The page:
4 Pragmatism & Virtue
Software development itself can be viewed ethically or pragmatically. That is, some would declare that software development done in the open is measurably better in a practical sense. Others would hold that it is ideally better in the moral sense. Electronic literature may use open or closed formats for distribu- tion. The classic modern examples of this are Web technologies versus products like Adobe Flash. The fact remains that authors may still choose to distribute the source-code for their creations even if the packaging is closed. Furthermore, just because the packaging of the Web is open does not mean that the author has made any concessions to reuse and reusability. Few authors here have placed their materials and code into online repositories and/or code versioning systems. We take both approaches to our assessment. Pragmatically, successful digital phenomena like the Internet, built on open protocols, and Android, built on open source, indicate that this model serves authors and innovators best. Eth- ically, we take virtue theory and apply it to epistemology: considering the act of sharing from a value-neutral position, the virtue (the mean) is openness, the lack of which is secrecy, with “promiscuity” being excess. To contextualise this position, consider non-digital literature, and the level to which its constituent parts are invisible to its readers. We will present our findings to the Digital Humanities community, entering into discussion on the construction of digital literature as typified by the ELO’s contributors, addressing the reusability of such from pragmatic, ethical and literary perspectives.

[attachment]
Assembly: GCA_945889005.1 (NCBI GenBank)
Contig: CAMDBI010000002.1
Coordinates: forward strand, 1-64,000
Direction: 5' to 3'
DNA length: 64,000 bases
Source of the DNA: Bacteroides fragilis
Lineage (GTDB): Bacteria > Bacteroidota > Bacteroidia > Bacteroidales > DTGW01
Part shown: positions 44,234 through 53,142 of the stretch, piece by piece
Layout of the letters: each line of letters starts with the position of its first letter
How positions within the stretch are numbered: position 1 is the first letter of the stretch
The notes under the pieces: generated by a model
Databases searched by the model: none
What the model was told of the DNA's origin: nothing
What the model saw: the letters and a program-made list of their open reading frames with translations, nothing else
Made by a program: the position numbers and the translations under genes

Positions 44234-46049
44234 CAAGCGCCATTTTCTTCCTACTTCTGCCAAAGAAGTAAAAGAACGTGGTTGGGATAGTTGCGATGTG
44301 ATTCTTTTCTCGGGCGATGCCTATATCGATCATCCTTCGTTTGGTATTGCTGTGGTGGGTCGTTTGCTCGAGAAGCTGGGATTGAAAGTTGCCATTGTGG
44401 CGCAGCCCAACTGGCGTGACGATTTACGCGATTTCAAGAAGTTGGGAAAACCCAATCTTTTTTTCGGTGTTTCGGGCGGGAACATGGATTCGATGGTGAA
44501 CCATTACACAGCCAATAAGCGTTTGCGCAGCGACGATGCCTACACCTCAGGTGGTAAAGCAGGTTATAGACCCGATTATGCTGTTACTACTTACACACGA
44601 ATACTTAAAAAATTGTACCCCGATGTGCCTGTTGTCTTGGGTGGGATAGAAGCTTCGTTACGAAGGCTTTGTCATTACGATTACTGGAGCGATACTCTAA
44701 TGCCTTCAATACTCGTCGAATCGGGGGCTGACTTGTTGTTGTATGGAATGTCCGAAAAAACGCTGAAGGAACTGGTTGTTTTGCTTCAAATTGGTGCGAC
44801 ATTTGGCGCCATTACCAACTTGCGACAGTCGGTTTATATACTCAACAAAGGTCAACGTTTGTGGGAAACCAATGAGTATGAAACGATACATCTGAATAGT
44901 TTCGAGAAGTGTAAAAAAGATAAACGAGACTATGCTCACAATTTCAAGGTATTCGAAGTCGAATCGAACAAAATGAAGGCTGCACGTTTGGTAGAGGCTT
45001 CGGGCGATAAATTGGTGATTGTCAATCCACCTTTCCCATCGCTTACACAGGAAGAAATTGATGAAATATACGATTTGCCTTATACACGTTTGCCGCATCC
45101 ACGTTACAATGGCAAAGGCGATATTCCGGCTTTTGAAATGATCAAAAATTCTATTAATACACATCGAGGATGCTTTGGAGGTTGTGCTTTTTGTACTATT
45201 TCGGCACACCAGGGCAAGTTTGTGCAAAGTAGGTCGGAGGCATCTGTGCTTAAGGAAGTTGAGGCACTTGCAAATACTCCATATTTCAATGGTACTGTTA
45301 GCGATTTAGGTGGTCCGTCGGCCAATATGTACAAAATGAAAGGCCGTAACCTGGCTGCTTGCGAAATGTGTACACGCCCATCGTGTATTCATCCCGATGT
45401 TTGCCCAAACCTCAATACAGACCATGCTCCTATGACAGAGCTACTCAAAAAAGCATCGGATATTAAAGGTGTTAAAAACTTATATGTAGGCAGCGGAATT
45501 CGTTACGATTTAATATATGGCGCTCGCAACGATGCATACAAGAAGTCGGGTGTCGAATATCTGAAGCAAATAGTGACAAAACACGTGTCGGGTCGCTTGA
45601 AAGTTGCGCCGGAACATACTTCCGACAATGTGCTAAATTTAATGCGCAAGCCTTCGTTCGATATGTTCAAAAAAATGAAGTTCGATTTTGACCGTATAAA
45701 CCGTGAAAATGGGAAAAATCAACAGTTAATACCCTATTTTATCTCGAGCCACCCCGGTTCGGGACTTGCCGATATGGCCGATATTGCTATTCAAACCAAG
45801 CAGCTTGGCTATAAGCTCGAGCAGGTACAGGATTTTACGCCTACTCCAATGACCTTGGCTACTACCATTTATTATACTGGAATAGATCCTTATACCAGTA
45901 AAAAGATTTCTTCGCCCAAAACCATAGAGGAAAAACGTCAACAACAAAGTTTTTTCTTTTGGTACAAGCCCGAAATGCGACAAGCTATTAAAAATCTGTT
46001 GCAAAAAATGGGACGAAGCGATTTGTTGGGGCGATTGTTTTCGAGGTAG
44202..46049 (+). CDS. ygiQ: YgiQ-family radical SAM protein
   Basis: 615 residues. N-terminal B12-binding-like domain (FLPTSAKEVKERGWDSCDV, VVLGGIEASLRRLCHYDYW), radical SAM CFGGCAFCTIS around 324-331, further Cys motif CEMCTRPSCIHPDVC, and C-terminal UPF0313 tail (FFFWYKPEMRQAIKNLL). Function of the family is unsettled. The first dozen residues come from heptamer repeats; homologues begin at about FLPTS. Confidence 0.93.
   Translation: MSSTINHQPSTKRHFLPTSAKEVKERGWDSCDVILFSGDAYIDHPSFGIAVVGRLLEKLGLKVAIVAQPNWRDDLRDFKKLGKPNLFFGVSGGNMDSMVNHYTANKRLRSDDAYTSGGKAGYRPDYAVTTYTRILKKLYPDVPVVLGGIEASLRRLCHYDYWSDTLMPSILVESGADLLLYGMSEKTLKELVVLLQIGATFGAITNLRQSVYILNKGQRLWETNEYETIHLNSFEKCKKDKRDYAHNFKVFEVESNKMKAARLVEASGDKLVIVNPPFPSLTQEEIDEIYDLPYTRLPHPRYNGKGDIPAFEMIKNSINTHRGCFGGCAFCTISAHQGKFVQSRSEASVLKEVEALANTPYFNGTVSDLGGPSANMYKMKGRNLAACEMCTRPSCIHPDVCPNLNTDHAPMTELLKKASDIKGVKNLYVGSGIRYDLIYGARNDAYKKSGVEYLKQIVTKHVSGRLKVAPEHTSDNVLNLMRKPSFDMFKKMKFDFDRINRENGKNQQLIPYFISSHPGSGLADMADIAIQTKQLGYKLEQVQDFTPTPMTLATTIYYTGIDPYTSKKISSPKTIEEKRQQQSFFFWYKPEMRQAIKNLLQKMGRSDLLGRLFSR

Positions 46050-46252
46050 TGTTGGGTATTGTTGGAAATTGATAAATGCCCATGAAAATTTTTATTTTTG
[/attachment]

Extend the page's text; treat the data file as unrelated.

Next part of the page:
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Conference Info


ADHO - 2014
"Digital Cultural Empowerment"

Hosted at École Polytechnique Fédérale de Lausanne (EPFL), Université de Lausanne

Lausanne, Switzerland

July 7, 2014 - July 12, 2014

377 works by 898 authors indexed

XML available from https://github.com/elliewix/DHAnalysis (needs to replace plaintext)

Conference website: https://web.archive.org/web/20161227182033/https://dh2014.org/program/

Attendance: 750 delegates according to Nyhan 2016

Series: ADHO (9)

Organizers: ADHO